What would happen if the State's monopoly on law was removed?

Posted 13 January 2014 Written by Malte Fischer
Category Justice

In this interview with the German-language Business Week, anarcho-libertarian economist Hans-Hermann Hoppe argues for a state-free society. Where government has, for example, no right to compel the citizens to pay taxes to finance armed forces, and where citizens resolve disputes without the interference of a state-enforced monopoly on the law.

Q: We currently have booming state intervention in both the economy and in society again. Many citizens want more government and less market. How do you explain that?


History shows that crises promote the growth of the state. This is particularly evident in wars and terrorist attacks. Governments use such crises in order to pose as crisis-solvers. This also applies to the financial crisis. It has provided the governments and central banks with a welcome opportunity to intervene even more in the economy and society. Government representatives have managed to lay the blame for the crisis on capitalism, the markets and greed.

Q: Without the intervention of central banks and governments in the form of liquidity injections and stimulus programs, wouldn’t the world have been thrown into a deep depression like in the 1930s?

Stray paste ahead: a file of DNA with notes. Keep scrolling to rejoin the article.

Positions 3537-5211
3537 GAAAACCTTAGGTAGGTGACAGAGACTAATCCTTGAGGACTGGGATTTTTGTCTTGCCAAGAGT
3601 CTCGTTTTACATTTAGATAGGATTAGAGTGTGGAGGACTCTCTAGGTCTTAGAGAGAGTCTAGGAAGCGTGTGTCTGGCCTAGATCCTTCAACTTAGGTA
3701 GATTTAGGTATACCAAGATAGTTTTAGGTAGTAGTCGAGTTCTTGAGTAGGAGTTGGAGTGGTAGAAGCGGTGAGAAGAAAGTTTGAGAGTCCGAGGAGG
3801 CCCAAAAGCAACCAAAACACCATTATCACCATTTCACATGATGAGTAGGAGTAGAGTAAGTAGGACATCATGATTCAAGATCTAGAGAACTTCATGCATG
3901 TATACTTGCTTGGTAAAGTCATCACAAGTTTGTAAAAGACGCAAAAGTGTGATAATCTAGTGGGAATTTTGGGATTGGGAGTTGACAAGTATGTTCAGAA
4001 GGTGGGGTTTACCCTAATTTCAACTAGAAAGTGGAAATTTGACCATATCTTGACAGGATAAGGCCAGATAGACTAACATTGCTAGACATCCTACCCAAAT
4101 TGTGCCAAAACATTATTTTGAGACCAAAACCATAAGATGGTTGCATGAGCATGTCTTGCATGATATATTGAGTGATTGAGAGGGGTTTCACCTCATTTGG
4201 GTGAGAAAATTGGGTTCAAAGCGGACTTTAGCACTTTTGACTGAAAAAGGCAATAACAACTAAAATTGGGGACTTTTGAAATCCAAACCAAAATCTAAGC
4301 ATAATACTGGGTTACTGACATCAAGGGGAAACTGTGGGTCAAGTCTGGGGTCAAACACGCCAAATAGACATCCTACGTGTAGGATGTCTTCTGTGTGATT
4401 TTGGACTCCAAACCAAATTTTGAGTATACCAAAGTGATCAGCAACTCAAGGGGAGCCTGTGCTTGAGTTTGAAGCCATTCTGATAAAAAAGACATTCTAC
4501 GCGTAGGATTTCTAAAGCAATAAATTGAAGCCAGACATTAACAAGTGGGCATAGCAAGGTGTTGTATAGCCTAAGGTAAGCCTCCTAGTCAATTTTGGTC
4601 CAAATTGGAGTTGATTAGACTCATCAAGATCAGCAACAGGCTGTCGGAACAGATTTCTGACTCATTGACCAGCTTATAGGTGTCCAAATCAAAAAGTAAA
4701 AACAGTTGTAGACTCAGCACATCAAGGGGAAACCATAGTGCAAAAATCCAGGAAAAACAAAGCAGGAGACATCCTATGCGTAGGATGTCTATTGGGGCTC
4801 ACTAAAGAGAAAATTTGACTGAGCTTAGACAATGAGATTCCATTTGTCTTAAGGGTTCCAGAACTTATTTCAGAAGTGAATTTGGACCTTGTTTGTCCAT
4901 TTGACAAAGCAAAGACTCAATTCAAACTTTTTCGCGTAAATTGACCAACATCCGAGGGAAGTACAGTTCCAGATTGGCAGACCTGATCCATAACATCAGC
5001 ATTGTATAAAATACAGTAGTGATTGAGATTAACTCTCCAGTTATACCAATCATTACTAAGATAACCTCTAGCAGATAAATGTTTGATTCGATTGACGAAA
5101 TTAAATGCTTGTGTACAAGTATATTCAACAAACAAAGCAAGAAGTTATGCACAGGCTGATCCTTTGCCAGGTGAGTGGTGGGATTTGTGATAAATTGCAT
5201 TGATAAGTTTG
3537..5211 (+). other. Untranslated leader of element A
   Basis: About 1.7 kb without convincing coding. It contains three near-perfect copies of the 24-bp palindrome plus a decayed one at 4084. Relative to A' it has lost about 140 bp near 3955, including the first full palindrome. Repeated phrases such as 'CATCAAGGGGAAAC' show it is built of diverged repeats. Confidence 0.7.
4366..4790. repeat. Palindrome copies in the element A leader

There is a misconception that governments and central banks can aid the economy with programs to help it bounce back. Even in the 1930s in the USA there were economic stimulus programs. But the Great Depression did not end until after the Second World War. In prior years, the U.S. unemployment never fell below 15 percent. The banks were hoarding the central bank money, instead of using it to lend.

The current circumstances are similar. The money is not getting into the goods markets, therefore the prices of commodities barely rise. But that does not mean that there is no inflation. You just have to look at how the stock markets are developing to identify where the money is going. Inflation is taking place on the asset markets.

The boom in the stock markets is also a consequence of negative real interest rates that make saving unattractive …and endanger our prosperity. An economy can only grow if people save more and consume less. Without savings, there are no viable investments.

Q: Why?

I’ll give you a simple example. Imagine Robinson Crusoe and Friday on their desert island. If Robinson catches fish and consumes some of them, but not all, he can lend those to Friday who can eat them for a few days, and invest his time in the construction of a fishing net of his own. With this net he can catch so many fish that he can feed himself and to give Robinson the borrowed fish back. Both are doing even better than before. But what happens if Robinson does not save, but eats all the fish himself and gives Friday only a certificate that can be exchanged for this fish? If Friday wants to go to Robinson to redeem the certificate, he finds that no fish is there. Friday must therefore quickly obtain food himself and has no time to finish the net. It remains an abandoned project. The standard of living of Friday and Robinson drops.